Im Focus: Future electronic components to be printed like newspapers

A new manufacturing technique uses a process similar to newspaper printing to form smoother and more flexible metals for making ultrafast electronic devices.

The low-cost process, developed by Purdue University researchers, combines tools already used in industry for manufacturing metals on a large scale, but uses...

Im Focus: First evidence on the source of extragalactic particles

For the first time ever, scientists have determined the cosmic origin of highest-energy neutrinos. A research group led by IceCube scientist Elisa Resconi, spokesperson of the Collaborative Research Center SFB1258 at the Technical University of Munich (TUM), provides an important piece of evidence that the particles detected by the IceCube neutrino telescope at the South Pole originate from a galaxy four billion light-years away from Earth.

To rule out other origins with certainty, the team led by neutrino physicist Elisa Resconi from the Technical University of Munich and multi-wavelength...

Im Focus: Magnetic vortices: Two independent magnetic skyrmion phases discovered in a single material

For the first time a team of researchers have discovered two different phases of magnetic skyrmions in a single material. Physicists of the Technical Universities of Munich and Dresden and the University of Cologne can now better study and understand the properties of these magnetic structures, which are important for both basic research and applications.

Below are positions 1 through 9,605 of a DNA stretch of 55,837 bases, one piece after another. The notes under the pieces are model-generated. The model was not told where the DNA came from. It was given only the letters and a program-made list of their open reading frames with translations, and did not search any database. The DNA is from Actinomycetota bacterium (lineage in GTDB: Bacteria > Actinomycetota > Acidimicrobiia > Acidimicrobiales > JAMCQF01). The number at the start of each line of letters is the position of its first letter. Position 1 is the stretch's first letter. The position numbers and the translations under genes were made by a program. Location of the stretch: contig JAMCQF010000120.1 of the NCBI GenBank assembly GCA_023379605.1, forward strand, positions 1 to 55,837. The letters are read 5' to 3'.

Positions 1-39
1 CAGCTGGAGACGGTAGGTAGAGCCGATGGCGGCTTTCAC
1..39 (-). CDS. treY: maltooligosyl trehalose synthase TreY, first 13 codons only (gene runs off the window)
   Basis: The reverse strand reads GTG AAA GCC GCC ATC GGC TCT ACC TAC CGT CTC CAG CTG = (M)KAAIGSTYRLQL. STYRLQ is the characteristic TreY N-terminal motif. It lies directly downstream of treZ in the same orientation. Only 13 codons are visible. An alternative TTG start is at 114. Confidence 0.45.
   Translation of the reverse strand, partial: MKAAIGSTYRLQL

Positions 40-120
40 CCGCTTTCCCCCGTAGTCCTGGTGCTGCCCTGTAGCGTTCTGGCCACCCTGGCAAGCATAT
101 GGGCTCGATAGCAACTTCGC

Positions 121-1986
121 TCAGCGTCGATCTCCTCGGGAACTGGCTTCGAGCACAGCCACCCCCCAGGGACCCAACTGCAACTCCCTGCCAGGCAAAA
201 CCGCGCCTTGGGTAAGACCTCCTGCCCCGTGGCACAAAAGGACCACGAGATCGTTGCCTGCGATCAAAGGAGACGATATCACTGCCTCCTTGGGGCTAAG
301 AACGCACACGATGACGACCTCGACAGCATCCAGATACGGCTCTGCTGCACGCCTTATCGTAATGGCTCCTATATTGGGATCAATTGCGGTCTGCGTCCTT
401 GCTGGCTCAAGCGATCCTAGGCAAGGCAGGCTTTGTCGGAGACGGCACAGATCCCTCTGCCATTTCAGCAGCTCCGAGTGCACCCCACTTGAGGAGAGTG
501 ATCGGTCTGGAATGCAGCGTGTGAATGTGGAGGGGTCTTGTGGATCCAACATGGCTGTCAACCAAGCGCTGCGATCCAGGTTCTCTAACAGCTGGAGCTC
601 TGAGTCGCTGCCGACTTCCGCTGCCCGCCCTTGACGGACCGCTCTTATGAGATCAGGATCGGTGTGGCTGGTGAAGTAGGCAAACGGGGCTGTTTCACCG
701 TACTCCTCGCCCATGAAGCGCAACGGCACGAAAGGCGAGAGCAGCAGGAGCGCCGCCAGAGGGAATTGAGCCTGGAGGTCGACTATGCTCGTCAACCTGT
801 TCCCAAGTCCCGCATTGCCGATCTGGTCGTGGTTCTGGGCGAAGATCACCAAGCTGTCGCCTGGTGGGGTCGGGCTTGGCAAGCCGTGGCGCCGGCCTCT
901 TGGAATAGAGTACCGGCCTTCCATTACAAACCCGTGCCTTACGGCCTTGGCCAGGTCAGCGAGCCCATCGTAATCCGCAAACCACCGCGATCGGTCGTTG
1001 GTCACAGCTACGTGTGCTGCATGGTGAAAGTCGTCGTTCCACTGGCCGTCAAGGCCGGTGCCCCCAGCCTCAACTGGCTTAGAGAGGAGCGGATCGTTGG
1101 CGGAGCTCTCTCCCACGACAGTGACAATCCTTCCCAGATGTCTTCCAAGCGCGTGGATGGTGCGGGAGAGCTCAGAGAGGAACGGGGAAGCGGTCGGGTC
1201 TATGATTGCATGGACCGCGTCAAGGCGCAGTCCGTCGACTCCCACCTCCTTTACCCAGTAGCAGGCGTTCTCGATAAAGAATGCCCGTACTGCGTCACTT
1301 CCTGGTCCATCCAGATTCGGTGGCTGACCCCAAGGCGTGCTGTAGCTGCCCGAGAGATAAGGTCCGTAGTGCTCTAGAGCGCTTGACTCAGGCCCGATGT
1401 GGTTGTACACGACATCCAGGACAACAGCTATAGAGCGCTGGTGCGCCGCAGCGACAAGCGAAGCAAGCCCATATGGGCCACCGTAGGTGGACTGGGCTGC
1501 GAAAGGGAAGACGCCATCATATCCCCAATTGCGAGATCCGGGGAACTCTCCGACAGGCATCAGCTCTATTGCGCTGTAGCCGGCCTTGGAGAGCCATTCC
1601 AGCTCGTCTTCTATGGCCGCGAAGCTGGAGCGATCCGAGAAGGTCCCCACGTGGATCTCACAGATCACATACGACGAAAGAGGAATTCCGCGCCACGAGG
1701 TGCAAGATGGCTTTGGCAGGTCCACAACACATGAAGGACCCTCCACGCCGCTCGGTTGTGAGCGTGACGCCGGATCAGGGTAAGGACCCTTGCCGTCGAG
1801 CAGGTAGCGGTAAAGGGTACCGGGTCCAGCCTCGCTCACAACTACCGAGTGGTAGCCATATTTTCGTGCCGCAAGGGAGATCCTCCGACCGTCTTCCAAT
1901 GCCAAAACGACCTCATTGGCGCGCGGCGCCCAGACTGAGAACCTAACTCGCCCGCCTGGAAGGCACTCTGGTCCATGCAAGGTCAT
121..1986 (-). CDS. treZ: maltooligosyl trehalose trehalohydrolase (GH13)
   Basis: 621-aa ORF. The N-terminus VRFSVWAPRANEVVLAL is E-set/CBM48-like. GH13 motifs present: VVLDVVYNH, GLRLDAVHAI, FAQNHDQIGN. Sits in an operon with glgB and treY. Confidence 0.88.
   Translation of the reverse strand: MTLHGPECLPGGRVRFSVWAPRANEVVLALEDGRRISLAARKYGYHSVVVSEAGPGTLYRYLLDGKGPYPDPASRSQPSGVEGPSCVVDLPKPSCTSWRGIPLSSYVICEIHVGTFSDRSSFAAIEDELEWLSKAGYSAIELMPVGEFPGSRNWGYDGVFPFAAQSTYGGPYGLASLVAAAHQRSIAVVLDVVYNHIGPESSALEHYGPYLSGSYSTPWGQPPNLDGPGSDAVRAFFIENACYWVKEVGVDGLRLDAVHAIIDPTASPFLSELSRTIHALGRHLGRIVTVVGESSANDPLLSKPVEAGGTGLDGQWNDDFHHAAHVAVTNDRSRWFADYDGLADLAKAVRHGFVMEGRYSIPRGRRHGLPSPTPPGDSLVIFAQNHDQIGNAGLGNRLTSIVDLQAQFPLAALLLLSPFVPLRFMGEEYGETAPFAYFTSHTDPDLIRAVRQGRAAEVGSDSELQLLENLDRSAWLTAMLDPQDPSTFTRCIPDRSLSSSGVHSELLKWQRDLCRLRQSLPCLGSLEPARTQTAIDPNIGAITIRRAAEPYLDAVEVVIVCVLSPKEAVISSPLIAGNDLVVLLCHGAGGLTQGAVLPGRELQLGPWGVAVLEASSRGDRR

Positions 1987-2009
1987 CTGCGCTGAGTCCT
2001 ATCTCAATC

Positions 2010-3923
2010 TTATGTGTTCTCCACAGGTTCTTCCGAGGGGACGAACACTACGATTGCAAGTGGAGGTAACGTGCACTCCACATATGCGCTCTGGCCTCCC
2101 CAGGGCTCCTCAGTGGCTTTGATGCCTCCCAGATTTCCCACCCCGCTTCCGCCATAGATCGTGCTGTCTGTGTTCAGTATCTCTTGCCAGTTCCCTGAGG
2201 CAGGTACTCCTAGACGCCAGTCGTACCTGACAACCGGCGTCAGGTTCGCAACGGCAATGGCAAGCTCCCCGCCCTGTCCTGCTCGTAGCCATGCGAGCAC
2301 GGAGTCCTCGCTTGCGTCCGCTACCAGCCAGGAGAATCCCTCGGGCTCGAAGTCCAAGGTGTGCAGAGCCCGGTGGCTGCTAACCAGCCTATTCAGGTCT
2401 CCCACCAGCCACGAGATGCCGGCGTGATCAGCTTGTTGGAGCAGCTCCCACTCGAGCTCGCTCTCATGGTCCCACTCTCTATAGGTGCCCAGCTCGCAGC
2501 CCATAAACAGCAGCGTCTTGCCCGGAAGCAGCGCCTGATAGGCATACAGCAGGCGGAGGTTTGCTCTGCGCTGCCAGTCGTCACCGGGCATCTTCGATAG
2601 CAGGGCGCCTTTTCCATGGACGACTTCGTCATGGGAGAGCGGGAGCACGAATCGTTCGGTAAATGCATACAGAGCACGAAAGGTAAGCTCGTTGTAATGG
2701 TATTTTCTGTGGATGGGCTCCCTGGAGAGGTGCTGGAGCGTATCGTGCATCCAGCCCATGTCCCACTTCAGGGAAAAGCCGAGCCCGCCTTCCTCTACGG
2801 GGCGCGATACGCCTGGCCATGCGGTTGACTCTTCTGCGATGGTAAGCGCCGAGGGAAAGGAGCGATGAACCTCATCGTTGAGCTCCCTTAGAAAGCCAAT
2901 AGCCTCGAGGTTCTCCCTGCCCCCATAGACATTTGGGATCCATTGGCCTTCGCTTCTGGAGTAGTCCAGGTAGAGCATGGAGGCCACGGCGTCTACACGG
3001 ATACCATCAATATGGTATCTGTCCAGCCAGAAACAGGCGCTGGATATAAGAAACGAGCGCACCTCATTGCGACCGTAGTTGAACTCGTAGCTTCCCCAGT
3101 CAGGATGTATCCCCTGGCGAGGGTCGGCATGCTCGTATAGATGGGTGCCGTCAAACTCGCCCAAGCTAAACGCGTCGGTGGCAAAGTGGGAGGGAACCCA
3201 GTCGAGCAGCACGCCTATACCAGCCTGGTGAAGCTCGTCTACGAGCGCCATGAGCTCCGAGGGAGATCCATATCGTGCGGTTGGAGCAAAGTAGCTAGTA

Whirlpools are an everyday experience in a bath tub: When the water is drained a circular vortex is formed. Typically, such whirls are rather stable. Similar...

Im Focus: Breaking the bond: To take part or not?

Physicists working with Roland Wester at the University of Innsbruck have investigated if and how chemical reactions can be influenced by targeted vibrational excitation of the reactants. They were able to demonstrate that excitation with a laser beam does not affect the efficiency of a chemical exchange reaction and that the excited molecular group acts only as a spectator in the reaction.

A frequently used reaction in organic chemistry is nucleophilic substitution. It plays, for example, an important role in in the synthesis of new chemical...

Im Focus: New 2D Spectroscopy Methods

Optical spectroscopy allows investigating the energy structure and dynamic properties of complex quantum systems. Researchers from the University of Würzburg present two new approaches of coherent two-dimensional spectroscopy.

"Put an excitation into the system and observe how it evolves." According to physicist Professor Tobias Brixner, this is the credo of optical spectroscopy....

All Focus news of the innovation-report >>>

Anzeige

Anzeige

VideoLinks
Industry & Economy
Event News

Leading experts in Diabetes, Metabolism and Biomedical Engineering discuss Precision Medicine

13.07.2018 | Event News

Conference on Laser Polishing – LaP: Fine Tuning for Surfaces

12.07.2018 | Event News

11th European Wood-based Panel Symposium 2018: Meeting point for the wood-based materials industry

03.07.2018 | Event News

 
Latest News

A smart safe rechargeable zinc ion battery based on sol-gel transition electrolytes

20.07.2018 | Power and Electrical Engineering

Reversing cause and effect is no trouble for quantum computers

20.07.2018 | Information Technology

Princeton-UPenn research team finds physics treasure hidden in a wallpaper pattern

20.07.2018 | Materials Sciences

VideoLinks
Science & Research
Overview of more VideoLinks >>>